Can Dogs Eat Squash?

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Can Dogs Eat Squash?
All varieties of squash are safe for dogs to eat. Butternut squash is full of healthy vitamins and nutrients; these include; Vitamin A, B6, C, Folate, and Magnesium. These enhance your dog's health and can help cure any stomach bugs that lead to diarrhea. Squash also has antioxidants that act as an anti-inflammatory, ideal for older dogs fighting arthritis. 


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Can Dogs Eat Squash?

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There's no reason to include squash in a dogs' diet as they will get their nutrients from their regular food. However, that doesn't mean it can't be included in healthy treats. Just like any other food your dog has, you should give it to them in moderation. When they're eating it for the first time, you should closely monitor their behavior in case they have a squash allergen. 


Health Benefits 

Vitamin A
Squash helps to provide your dog with vitamin A. Vitamin A is vital for your dog as it helps to improve and maintain their optimal health. Vitamin A also helps to keep your dogs skin, coat muscles, and nerves in working order; without this vital vitamin, dogs will become lethargic and seriously ill. Other vegetables high in vitamin A include; carrots, spinach, pumpkin, and sweet potatoes. 
Vitamin B6
Vitamin B6 for dogs' is vital. This vitamin is responsible for aiding the production of glucose, help function the blood cell and nervous systems, regulate hormones, and activate genes. Other foods high in B6 include; green vegetables, organ meats, whole grains, and some dairy products. 
Vitamin C
This vitamin is of high importance. The antioxidants help reduce inflammation inside the dogs' body as well as helping with cognitive aging. Dogs' can produce vitamin C in their liver, but that does not mean you should factor it out of their diet as it offers other health benefits. Foods high in vitamin C include; broccoli, sprouts, lychees, and lemons. 
Folate
Folate, or commonly known as folic acid, is essential for your dog. Folic acid is a necessity for amino metabolism and ensures the integrity of their cell membranes. Without the necessary amount of folic acid, your dog's cell membranes can become weak and ultimately die. Food containing substantial amounts of folate include; asparagus, beets, sprouts, broccoli, and legumes.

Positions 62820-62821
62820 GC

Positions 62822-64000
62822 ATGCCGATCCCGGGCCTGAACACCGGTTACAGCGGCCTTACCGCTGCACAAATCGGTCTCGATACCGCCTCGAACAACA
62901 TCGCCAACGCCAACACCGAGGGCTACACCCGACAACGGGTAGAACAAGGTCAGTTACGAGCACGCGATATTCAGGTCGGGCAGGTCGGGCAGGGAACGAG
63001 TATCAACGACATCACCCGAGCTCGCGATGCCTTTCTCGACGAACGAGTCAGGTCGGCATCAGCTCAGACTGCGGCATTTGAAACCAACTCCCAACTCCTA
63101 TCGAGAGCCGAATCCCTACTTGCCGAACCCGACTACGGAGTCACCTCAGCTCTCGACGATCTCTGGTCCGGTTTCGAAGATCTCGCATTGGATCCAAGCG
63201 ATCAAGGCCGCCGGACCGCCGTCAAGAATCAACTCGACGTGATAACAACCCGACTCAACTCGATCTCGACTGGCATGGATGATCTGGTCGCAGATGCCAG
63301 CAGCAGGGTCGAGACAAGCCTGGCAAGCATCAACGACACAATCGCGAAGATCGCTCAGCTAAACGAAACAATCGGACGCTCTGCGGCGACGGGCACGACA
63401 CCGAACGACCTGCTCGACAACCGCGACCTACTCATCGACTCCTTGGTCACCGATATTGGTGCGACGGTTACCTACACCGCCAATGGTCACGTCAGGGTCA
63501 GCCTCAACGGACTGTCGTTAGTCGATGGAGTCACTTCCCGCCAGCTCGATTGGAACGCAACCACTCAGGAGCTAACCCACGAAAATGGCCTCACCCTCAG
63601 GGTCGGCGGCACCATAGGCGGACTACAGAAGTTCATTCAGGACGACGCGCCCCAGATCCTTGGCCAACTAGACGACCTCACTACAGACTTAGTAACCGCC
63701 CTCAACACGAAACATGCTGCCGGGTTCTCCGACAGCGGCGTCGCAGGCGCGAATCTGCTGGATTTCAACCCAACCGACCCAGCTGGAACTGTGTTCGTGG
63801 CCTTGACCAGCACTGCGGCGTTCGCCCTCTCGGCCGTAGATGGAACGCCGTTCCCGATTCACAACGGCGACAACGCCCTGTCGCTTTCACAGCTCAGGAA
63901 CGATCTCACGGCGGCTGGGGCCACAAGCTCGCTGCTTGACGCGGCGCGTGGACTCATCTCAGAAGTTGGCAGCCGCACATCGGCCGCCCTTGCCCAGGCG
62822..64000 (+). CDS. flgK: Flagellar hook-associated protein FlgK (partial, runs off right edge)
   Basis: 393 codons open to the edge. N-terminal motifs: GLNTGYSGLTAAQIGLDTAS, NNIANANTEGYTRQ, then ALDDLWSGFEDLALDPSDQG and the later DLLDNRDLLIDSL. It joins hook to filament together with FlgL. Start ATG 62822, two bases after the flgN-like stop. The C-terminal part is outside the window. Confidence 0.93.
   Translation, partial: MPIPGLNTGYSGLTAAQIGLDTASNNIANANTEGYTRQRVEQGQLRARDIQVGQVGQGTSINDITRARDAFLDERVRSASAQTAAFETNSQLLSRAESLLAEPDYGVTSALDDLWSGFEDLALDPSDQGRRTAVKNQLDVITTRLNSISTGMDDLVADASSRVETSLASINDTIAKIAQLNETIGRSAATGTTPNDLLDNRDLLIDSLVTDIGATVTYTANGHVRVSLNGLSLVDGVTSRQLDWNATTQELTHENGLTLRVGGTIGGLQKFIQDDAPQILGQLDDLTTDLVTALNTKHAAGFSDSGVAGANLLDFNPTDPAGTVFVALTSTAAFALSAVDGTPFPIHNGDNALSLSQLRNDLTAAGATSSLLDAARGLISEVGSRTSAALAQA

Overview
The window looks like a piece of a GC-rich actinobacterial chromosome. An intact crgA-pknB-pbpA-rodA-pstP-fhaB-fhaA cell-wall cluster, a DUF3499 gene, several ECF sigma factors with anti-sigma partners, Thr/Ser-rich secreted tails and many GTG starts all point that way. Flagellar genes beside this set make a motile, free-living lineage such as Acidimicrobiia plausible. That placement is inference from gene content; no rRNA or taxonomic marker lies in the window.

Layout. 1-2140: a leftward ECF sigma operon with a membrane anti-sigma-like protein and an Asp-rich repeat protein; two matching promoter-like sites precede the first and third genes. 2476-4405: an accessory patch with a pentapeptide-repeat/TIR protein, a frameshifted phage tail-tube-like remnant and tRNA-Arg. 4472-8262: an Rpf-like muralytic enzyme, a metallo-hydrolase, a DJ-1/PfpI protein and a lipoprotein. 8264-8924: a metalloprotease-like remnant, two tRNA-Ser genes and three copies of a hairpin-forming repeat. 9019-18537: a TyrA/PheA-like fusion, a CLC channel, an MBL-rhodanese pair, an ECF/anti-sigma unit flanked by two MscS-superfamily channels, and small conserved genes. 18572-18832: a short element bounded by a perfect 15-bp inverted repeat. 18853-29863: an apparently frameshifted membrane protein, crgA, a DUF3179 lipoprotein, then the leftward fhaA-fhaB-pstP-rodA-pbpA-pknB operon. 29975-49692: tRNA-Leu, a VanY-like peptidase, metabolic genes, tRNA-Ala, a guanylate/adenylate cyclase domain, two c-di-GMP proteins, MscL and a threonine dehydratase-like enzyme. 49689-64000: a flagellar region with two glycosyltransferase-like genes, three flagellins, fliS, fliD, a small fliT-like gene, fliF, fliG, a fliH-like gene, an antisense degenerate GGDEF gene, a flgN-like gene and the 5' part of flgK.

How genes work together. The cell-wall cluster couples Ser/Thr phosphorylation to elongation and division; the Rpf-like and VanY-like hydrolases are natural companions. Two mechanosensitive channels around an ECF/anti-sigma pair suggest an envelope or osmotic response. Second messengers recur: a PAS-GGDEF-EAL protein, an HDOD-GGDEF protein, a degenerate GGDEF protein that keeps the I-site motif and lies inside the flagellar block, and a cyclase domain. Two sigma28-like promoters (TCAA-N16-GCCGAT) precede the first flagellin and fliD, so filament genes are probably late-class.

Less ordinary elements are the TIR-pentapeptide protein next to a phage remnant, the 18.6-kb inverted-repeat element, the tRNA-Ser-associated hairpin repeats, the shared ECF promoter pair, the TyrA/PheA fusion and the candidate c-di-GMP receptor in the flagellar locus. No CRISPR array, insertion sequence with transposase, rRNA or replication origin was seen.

Magnesium
Magnesium is another vital mineral for dogs. Magnesium helps the dog's body to process as well as functioning the nerve system and muscle mobilization. If you notice a change in your dogs' muscle strength or tone, this could be down to a lack of magnesium. Foods that have high levels of magnesium include; tofu, whole grains, fish, and nuts. 

Health Concerns 

Potential Choking Hazard
When preparing the squash for your furry friend, you should ensure the chunks are easy to digest. We recommend 2x2cm cubes. Raw squash can be tough on a dogs' stomach, therefore steaming, boiling, or baking the squash is highly recommended. See how to cook butternut squash section in this article for more information.  
Allergic Reactions
As with all new foods, your dog should be closely monitored as they may be allergic. If your dog starts showing any of the allergy symptoms, you should seek immediate advice from your local veterinarian. Allergen symptoms include; diarrhea, vomiting, swollen lips, itchy skin, and loss of appetite. 


What Are The Different Types Of Squash?

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There are a considerable amount of vegetables that are classed as squash. In this section of this article, we're going to outline the most popular summer and winter squashes. 

Summer

Summer squash is harvested young and typically eaten with the seeds and rinds. However, this is not recommended for dogs due to the possibility of choking. The name "summer" is given to these squashes due to their relatively low shelf life!
Yellow Squash
Yellow squash has various types of squash, including; crookneck and straightneck squash. They're also some cross-breed zucchini such as zephyr squash. 
Yellow squash provides a good amount of nutrients. One medium-sized squash (approximately 190g) contains:

> Calories - 30
> Fat - 0g
> Protein - 2g
> Carbs - 7g
> Fiber - 2g

As well as these nutrients, a medium-sized yellow squash also provides a considerably large amount of potassium, more than a single banana would. 
Potassium helps dogs with their muscle control, the balance of fluids, and nerve function. 
The mild flavor and creamy taste allows yellow squash to be cooked in a variety of ways!

Zucchini
This green summer squash has become very popular in recent years, mainly as a low-carb replacement for noodles. 
Zucchini is another excellent source of nutrients for dogs. A normal-sized zucchini (approximately 190g) provides:
> Calories - 33
> Fat - 1g
> Protein - 2g
> Carbs - 6g
> Fiber - 2g
Just like the yellow squash, zucchini can be cooked in various ways. Ensure you finely chop it into small edible chunks to avoid your dog choking. For more information on zucchini for dogs, read our article "Can Dogs Eat Zucchini?". 

Pattypan Squash
Pattypan squash, commonly known as patty pan, is one of the smallest types of squash, ranging from 1.5 to 3 inches in length.